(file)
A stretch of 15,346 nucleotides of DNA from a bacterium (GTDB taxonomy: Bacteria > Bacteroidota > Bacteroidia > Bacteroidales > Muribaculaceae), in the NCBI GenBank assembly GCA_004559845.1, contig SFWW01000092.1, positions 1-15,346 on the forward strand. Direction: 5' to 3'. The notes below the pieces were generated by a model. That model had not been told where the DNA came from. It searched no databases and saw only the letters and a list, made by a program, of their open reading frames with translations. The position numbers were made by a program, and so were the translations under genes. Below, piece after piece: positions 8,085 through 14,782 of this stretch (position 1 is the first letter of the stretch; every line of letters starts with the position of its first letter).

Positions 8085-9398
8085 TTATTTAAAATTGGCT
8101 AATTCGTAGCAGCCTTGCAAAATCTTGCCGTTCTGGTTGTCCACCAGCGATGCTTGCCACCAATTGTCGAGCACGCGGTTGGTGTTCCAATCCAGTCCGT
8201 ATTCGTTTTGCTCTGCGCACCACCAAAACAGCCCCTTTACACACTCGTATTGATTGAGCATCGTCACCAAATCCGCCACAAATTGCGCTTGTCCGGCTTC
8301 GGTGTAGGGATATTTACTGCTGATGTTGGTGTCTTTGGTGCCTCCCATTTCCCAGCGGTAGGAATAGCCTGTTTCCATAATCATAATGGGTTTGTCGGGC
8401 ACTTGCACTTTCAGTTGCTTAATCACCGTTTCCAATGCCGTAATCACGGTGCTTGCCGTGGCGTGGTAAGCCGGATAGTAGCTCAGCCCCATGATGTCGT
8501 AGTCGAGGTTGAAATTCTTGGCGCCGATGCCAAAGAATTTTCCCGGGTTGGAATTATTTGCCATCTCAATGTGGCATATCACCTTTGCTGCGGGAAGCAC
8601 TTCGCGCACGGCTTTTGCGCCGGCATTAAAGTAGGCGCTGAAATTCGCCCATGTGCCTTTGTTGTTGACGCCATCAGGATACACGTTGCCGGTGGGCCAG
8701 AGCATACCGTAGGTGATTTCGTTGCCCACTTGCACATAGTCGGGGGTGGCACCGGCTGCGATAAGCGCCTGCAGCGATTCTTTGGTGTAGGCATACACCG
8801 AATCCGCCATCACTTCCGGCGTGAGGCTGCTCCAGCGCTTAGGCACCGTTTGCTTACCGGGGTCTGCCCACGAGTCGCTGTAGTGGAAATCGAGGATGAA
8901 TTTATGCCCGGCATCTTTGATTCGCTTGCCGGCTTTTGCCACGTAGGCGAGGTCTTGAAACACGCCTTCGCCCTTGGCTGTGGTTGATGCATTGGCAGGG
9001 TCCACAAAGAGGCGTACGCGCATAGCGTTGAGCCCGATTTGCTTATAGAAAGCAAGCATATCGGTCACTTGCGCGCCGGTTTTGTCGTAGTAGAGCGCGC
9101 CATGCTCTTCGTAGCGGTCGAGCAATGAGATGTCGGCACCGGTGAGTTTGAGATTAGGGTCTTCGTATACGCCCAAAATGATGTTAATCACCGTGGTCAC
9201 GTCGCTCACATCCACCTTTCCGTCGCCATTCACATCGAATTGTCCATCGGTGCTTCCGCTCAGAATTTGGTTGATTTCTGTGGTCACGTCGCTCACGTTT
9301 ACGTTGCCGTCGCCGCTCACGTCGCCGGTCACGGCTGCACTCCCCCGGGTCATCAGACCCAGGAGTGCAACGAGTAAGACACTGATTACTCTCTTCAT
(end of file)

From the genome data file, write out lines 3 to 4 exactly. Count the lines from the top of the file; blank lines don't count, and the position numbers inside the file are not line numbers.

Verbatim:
8085 TTATTTAAAATTGGCT
8101 AATTCGTAGCAGCCTTGCAAAATCTTGCCGTTCTGGTTGTCCACCAGCGATGCTTGCCACCAATTGTCGAGCACGCGGTTGGTGTTCCAATCCAGTCCGT